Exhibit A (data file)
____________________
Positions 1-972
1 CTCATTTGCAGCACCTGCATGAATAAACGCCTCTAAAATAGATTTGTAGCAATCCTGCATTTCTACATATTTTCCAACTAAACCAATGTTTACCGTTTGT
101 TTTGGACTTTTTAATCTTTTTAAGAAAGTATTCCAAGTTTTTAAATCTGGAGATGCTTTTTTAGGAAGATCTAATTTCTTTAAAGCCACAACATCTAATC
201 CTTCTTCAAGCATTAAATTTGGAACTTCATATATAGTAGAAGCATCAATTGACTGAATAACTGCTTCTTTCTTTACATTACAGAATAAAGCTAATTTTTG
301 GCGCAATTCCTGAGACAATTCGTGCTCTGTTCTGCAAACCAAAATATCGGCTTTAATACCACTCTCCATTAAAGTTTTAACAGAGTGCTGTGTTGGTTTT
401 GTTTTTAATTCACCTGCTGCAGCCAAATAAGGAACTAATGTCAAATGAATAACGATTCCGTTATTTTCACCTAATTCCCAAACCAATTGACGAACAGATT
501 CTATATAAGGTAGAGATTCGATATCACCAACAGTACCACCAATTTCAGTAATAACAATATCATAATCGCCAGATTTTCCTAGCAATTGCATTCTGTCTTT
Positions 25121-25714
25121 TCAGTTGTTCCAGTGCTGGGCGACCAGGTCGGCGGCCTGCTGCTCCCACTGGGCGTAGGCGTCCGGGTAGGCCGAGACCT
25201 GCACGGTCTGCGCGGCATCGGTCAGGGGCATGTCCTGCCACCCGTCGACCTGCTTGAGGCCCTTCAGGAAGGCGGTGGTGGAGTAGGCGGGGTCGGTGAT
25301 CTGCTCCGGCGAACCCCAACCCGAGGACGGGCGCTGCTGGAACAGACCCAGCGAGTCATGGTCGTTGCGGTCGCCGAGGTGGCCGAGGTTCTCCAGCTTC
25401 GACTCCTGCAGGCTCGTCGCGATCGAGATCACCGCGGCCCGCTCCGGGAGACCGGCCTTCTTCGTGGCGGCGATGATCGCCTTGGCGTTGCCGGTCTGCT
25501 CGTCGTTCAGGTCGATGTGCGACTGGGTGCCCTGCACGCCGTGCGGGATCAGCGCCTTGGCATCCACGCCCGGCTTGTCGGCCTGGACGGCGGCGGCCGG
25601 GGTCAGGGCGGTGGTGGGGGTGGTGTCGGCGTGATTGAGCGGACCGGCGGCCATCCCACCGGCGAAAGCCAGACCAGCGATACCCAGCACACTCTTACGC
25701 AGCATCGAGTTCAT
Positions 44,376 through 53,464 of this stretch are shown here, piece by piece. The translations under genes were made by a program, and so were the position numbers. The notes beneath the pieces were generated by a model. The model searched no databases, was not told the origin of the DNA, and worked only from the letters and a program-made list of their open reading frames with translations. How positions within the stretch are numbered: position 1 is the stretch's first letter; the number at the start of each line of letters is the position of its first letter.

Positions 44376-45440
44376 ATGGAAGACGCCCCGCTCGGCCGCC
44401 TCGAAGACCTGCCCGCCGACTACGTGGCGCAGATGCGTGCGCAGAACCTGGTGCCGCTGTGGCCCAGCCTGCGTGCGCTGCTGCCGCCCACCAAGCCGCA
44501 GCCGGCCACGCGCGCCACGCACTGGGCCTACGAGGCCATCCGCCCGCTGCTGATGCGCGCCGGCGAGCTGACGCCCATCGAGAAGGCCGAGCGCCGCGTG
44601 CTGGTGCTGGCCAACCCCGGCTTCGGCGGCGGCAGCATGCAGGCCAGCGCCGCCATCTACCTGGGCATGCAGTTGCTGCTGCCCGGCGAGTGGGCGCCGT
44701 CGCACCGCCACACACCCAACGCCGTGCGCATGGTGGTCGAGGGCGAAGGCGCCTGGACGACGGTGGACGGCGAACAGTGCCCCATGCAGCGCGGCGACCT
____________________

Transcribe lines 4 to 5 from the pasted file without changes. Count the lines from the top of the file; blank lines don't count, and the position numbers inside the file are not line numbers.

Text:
201 CTTCTTCAAGCATTAAATTTGGAACTTCATATATAGTAGAAGCATCAATTGACTGAATAACTGCTTCTTTCTTTACATTACAGAATAAAGCTAATTTTTG
301 GCGCAATTCCTGAGACAATTCGTGCTCTGTTCTGCAAACCAAAATATCGGCTTTAATACCACTCTCCATTAAAGTTTTAACAGAGTGCTGTGTTGGTTTT